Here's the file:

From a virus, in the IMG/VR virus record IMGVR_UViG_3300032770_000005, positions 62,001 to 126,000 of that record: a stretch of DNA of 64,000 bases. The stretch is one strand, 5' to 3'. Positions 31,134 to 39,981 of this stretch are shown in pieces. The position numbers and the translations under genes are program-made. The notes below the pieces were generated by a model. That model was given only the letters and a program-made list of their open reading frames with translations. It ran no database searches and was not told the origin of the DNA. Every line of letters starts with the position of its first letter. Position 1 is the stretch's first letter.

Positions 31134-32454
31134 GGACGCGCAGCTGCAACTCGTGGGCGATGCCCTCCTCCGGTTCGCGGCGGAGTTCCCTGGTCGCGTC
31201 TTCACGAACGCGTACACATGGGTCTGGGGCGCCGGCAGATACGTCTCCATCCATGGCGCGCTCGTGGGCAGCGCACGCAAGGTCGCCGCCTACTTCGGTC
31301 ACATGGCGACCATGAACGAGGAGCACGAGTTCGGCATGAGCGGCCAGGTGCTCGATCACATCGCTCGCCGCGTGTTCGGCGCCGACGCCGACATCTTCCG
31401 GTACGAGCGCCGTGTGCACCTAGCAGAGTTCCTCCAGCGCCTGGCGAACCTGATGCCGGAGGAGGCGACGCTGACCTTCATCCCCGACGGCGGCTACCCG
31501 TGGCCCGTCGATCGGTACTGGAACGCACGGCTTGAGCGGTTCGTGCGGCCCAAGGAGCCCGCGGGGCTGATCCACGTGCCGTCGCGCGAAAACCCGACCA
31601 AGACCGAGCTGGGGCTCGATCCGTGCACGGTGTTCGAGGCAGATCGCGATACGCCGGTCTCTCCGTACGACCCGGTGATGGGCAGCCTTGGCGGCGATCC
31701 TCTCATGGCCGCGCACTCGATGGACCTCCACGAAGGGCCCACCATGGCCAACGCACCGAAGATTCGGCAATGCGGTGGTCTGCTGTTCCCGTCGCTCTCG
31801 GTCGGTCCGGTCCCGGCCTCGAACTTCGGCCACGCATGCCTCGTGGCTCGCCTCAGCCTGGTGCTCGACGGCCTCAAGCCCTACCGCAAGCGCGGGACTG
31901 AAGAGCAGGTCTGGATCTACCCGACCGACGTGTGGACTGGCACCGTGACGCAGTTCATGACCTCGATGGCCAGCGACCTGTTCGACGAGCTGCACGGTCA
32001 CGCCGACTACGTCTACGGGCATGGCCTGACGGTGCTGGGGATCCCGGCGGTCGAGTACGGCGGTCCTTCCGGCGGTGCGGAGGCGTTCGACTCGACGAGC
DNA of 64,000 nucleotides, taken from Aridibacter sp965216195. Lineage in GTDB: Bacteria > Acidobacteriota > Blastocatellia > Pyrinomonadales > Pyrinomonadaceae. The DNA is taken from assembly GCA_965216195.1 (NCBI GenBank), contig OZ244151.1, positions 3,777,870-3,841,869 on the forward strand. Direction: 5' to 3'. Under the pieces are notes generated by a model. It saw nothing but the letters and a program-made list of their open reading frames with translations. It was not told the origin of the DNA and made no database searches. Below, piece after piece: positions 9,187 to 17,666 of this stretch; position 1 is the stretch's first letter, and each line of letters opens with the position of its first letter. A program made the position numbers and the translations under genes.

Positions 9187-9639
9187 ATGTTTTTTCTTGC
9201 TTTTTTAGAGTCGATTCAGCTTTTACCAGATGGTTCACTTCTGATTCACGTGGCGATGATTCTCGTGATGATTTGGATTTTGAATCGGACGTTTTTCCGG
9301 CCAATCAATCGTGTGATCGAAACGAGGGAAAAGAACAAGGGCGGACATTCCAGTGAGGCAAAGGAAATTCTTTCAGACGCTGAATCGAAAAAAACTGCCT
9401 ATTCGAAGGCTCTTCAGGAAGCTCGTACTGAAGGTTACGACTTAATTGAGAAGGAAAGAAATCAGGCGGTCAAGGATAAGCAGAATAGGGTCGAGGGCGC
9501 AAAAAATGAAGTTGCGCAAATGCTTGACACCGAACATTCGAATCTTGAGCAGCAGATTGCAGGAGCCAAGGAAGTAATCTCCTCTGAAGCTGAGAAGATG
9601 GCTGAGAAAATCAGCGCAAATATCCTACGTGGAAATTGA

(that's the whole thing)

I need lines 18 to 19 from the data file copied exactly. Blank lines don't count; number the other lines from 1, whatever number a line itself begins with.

9401 ATTCGAAGGCTCTTCAGGAAGCTCGTACTGAAGGTTACGACTTAATTGAGAAGGAAAGAAATCAGGCGGTCAAGGATAAGCAGAATAGGGTCGAGGGCGC
9501 AAAAAATGAAGTTGCGCAAATGCTTGACACCGAACATTCGAATCTTGAGCAGCAGATTGCAGGAGCCAAGGAAGTAATCTCCTCTGAAGCTGAGAAGATG